When it comes to compliance management, software teams apply various development methods to build systems that have the highest quality while meeting the regulatory standards. Although tighter compliance regulations are challenging organizations in a variety of ways, those who leverage compliance management best practices and adapt quickly will enjoy a distinct competitive advantage.
Sequential approaches to development, such as Waterfall, generally fall short of the compliance requirements you will need in the regulatory compliance environment. This is because Waterfall methodology usually mandates that full system specifications are defined and committed to in detail, up front, and long before the real system behaviors can be known.
Waterfall’s sequential nature produces large batches of work, long cycles between system integration points, and late feedback. Furthermore, compliance management activities are typically deferred until the end of the project, providing little insight into compliance progress.
This approach does not scale, nor can it keep pace with accelerating time-to-market demands. This often results in missed deadlines, disappointing outcomes, lower quality, lateness and significant compliance challenges.
In contrast, high-assurance Lean-Agile development builds in quality incrementally—early and throughout the development lifecycle. And they do so while including the very elements and activities necessary to ensure compliance.
Business Analysts (BAs) and product owners must get the compliance requirements right.
Development processes such as Agile and DevOps – with their emphasis on adaptive planning, continuous improvement, and flexible response to changing circumstances – lend themselves well to a fast-changing regulatory environment.
When we talk about Agile and other Lean methodologies, it’s important to remember that most projects are hybrids. Specifically:
With these trends in mind, BAs and product owners can follow best practices for creating regulatory compliance requirements.
BAs and product owners should begin by focusing on understanding the compliance requirements. It’s a delicate balance because software development methodologies like Agile or DevOps do not emphasize up-front analysis. So while you shouldn’t get stuck in “paralysis by analysis,” it’s important to take the time to get a thorough understanding of the compliance requirements facing your organization and industry. The practice must be ongoing. The compliance landscape is changing constantly, so BAs must always stay on top of regulatory changes.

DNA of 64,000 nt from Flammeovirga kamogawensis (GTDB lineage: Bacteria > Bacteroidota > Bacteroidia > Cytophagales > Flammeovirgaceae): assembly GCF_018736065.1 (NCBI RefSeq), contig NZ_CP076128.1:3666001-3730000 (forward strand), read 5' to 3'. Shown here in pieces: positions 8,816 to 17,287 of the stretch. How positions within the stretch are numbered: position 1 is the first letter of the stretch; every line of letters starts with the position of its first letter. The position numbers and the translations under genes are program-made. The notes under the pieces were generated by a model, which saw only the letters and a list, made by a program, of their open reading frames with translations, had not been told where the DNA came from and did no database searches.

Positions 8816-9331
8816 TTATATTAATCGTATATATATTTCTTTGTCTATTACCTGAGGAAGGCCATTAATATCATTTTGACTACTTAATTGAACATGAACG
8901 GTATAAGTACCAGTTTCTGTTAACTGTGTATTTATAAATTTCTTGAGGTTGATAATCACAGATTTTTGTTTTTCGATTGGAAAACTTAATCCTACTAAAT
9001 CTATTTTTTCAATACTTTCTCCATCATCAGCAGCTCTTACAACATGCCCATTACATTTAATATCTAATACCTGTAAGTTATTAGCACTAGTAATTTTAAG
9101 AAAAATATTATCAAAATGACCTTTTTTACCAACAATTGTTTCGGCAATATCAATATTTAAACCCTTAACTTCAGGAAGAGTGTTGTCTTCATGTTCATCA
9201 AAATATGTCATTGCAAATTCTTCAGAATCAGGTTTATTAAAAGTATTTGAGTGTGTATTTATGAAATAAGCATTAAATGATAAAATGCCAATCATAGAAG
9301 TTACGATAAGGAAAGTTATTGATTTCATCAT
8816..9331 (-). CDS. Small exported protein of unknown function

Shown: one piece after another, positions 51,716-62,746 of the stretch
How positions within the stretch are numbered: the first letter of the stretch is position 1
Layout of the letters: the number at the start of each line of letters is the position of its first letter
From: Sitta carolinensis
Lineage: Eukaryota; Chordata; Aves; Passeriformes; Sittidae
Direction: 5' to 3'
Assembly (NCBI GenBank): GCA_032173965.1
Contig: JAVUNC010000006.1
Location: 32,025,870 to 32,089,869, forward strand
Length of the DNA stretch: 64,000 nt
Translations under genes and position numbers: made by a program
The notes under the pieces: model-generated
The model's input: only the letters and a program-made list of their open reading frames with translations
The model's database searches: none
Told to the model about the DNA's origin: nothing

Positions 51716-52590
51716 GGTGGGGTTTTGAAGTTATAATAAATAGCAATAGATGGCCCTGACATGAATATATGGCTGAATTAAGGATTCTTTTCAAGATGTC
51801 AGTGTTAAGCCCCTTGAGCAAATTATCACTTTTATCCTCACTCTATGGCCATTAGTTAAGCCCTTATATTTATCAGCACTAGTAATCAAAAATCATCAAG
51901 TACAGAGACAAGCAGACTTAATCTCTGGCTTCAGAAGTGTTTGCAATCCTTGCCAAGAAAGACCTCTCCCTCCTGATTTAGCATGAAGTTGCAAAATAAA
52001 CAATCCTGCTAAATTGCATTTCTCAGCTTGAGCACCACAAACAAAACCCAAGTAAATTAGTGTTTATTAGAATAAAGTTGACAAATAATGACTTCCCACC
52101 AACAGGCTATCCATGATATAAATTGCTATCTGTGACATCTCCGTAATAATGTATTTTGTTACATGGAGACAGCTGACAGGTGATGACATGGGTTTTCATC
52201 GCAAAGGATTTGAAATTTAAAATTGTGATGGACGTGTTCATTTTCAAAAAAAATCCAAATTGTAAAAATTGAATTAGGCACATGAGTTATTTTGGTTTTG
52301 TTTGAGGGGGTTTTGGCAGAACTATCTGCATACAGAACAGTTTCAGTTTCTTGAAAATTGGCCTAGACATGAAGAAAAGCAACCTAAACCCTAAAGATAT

BAs must identify their organization’s regulatory stakeholders and engage them effectively. The means working closely the legal, compliance, risk management, audit, and operations professionals to ensure requirements meet the compliance demands.
This best practice is a fundamental part of the DevOps software methodology process. DevOps strives for expanded collaboration between the development and operations staff throughout all stages of the development lifecycle.
BAs and product owners using Agile and DevOps development processes should leverage those collaborative relationships by practicing superior communication with their business units. BAs and product owners should reach out early and make valuable use the stakeholders’ time by having research done and questions ready. As DevOps strives for greater alignment between development teams and operational units, these best practices of communication and collaboration will be essential.
Wherever possible, BAs should automate their processes. Automation is a driving force across all industries as IT professionals strive to add more speed and quality to their previously manual tasks. In the regulated sector, automation will accelerate delivery through capabilities that ensure compliance with regulations and standards.
As the work moves quickly within Agile or DevOps projects, automation can help ensure consistency and overcome the risk of error associated with the human element.
Effective software teams often use visual models to improve their understanding of business processes. Visual models lead to deeper conversations to developing better requirements. Business process models, in particular, improve understanding to help teams understand the impact of regulatory change.
To mitigate the regulatory risk, organizations must have a system of record showing traceability to compliance regulations. Traceability between business objectives, requirements and tests will help the development teams ensure nothing is missed, while protecting the organization in the case of an audit. Stakeholders from the business or compliance units must also communicate and collaborate with the Agile and DevOps teams to make sure the new releases meet regulatory standards.
Compliance requirements frequently affect multiple projects and systems and change quickly, making them prime candidates for reuse. BAs and product owners should make it a priority to create a shared, centralized repository of compliance requirements. This includes requirements related to access, security, data confidentiality, data availability, authentication, logging, and auditability. Development teams can use these compliance requirements as reference items for other projects.